1887

n Historia - Health issues pertaining to French Huguenot women and children at the Cape of Good Hope and in Charles Town, Carolina, 1685-1720

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Abstract

<b>Gesondheidsomstandighede van Franse Hugenotevroue en -kinders aan die Kaap die Goeie Hoop en in Charles Town, Carolina, 1685-1720&lt;/b&gt; <br>Hierdie artikel is 'n klein bydrae tot die groeiende versameling literatuur oor die verspreiding van die Franse Hugenote in diaspora na die herroeping van die Edik van Nantes. Dit is ook 'n studie van gender in sake rakende gesondheid, klimaat en hervestiging aan die Kaap die Goeie Hoop en in Charles Town, Suid-Carolina, in die laat sewentiende en vroeë agtiende eeu. Tevore het geen navorsing nog spesifiek op Hugenotevroue (en tot 'n mindere mate ook hulle kinders) gefokus nie. Dit is omdat 'n uiters beperkte aantal primêre bronne oor beide onderwerpe beskikbaar is. Nogtans is gepoog om hulle wêreld gedurende hierdie tydsgleuf te herskep. Daar is tot die gevolgtrekking gekom dat klimaatstoestande in Carolina feller was en die sterftesyfer dus veel hoër as aan die Kaap. Beide groepe setlaars het gely onder siektetoestande wat destyds algemeen voorgekom het. Hierdie feit het dit makliker gemaak om vergelykings te tref. Hulle kontrasterende belewinge kan hoofsaaklik aan klimaatsverskille toegeskryf word.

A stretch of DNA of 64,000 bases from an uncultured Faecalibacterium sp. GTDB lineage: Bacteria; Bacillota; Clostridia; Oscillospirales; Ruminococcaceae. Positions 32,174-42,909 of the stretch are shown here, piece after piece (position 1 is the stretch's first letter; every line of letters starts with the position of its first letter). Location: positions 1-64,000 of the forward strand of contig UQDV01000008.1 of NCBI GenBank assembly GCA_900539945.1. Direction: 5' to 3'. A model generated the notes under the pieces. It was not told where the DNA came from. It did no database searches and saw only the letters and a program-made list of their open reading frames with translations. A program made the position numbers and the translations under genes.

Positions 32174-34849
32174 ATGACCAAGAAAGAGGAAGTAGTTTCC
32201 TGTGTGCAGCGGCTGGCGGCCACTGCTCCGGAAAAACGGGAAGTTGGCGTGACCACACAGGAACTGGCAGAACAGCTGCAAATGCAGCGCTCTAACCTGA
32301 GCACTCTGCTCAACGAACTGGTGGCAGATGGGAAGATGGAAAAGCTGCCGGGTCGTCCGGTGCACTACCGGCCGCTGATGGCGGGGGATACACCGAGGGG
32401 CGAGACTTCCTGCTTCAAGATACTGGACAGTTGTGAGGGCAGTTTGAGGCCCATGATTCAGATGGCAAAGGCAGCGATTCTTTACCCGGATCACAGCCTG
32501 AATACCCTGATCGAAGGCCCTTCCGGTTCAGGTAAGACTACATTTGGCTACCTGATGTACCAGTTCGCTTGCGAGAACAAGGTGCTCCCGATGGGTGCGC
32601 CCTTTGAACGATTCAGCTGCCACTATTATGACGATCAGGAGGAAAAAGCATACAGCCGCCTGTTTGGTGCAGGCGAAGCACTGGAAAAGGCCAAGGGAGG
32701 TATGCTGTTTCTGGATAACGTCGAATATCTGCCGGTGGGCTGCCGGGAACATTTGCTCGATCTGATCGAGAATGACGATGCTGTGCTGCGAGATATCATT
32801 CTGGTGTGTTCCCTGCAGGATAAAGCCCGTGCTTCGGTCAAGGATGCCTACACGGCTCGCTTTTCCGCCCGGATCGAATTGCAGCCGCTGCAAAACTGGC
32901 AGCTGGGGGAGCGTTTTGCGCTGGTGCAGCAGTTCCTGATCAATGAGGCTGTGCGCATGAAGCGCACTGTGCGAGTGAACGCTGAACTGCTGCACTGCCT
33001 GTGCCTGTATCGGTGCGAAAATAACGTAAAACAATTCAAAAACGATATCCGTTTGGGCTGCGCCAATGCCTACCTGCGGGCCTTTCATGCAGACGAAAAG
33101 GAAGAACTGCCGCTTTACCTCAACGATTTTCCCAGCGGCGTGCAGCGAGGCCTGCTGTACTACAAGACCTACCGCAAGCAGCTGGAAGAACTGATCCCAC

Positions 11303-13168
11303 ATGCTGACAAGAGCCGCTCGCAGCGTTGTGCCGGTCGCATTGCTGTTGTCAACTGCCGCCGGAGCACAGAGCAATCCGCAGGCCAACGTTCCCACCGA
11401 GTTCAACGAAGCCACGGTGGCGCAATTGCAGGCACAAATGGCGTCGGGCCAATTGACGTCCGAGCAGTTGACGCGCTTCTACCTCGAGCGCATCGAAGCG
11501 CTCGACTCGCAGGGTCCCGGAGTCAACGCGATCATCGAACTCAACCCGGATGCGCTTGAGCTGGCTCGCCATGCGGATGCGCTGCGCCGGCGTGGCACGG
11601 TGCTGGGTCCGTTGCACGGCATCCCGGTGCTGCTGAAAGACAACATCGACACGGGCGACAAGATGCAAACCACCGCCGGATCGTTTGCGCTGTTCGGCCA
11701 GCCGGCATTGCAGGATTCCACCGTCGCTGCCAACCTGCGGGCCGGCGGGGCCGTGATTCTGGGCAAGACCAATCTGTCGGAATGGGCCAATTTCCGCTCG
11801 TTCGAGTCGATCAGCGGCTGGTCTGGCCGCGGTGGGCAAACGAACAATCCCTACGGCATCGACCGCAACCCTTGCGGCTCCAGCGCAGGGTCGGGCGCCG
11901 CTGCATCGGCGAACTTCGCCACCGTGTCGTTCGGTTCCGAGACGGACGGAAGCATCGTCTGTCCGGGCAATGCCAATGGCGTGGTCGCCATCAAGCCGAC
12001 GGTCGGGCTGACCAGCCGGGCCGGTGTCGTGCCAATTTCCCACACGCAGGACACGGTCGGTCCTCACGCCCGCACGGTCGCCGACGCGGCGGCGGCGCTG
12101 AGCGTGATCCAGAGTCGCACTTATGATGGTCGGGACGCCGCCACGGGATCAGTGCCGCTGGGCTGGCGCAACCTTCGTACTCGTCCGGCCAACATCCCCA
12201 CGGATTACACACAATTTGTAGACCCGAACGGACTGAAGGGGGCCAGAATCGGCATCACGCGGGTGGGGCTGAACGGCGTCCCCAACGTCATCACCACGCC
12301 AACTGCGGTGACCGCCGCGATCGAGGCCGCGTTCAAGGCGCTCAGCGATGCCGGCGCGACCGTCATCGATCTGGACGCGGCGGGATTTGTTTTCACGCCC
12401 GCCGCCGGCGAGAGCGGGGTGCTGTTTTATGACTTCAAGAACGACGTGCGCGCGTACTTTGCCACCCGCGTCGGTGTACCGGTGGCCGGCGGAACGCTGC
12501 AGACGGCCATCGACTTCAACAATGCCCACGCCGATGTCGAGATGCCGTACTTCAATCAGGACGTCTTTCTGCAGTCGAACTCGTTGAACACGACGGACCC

This article is a small contribution to the burgeoning literature on the dispersal of the French Huguenots into diaspora following the revocation of the Edict of Nantes. It is also a study of gender in matters pertaining to health, climate, and resettlement at the Cape of Good Hope and in Charles Town, South Carolina in the late seventeenth and early eighteenth centuries. No previous study has centered primarily on the Huguenot women (and to a lesser extent their children). This is because of the limited amount of primary sources available in both areas. Still, an attempt has been made to recreate their world during this period, with the conclusion that the climatic conditions in Carolina were harsher, thus the death-rates were higher than at the Cape. Both groups suffered from some maladies that were common at the time, which made comparisons possible, while - again mostly due to climatic factors - contrasts are to be found as well.

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/content/hist/50/2/EJC38198
2005-11-01
2016-12-02
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